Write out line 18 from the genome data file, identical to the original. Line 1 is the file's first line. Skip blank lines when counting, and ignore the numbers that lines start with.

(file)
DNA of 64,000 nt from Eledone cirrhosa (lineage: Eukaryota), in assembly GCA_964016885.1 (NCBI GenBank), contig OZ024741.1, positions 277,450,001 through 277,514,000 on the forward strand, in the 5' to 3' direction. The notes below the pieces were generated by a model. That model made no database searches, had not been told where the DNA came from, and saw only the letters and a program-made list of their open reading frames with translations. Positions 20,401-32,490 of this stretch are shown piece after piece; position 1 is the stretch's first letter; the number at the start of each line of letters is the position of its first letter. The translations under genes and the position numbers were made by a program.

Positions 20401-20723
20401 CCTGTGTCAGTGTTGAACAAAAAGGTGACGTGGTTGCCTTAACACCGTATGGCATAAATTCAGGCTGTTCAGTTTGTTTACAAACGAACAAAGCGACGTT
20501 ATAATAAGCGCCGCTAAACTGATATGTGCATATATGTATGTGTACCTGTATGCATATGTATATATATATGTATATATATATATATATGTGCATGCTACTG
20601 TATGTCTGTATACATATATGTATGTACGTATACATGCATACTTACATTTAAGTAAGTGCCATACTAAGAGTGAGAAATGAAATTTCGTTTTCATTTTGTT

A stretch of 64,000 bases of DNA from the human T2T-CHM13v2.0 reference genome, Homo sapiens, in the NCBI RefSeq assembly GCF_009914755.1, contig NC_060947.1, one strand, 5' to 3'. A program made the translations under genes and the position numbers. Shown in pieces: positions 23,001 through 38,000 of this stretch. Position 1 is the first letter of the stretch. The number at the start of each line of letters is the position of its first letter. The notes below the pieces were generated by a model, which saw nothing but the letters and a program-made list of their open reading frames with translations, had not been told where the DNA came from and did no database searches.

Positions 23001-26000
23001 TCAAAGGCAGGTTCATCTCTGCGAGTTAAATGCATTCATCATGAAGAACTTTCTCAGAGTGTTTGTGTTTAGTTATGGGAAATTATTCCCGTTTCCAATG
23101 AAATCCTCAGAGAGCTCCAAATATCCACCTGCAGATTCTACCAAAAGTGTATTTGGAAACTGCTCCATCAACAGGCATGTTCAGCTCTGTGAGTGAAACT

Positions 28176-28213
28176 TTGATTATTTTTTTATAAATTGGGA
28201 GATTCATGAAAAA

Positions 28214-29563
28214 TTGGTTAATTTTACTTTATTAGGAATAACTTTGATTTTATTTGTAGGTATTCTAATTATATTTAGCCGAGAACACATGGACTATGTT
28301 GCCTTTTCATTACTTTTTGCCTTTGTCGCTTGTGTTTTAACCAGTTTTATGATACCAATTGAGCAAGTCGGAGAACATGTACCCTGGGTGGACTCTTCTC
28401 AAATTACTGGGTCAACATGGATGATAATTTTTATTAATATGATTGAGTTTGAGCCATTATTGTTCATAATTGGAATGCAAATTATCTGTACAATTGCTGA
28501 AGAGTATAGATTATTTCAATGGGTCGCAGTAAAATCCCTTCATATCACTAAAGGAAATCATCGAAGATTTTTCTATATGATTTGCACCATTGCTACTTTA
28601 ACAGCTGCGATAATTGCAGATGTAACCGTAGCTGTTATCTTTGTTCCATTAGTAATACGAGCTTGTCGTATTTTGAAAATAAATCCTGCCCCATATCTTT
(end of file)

28601 ACAGCTGCGATAATTGCAGATGTAACCGTAGCTGTTATCTTTGTTCCATTAGTAATACGAGCTTGTCGTATTTTGAAAATAAATCCTGCCCCATATCTTT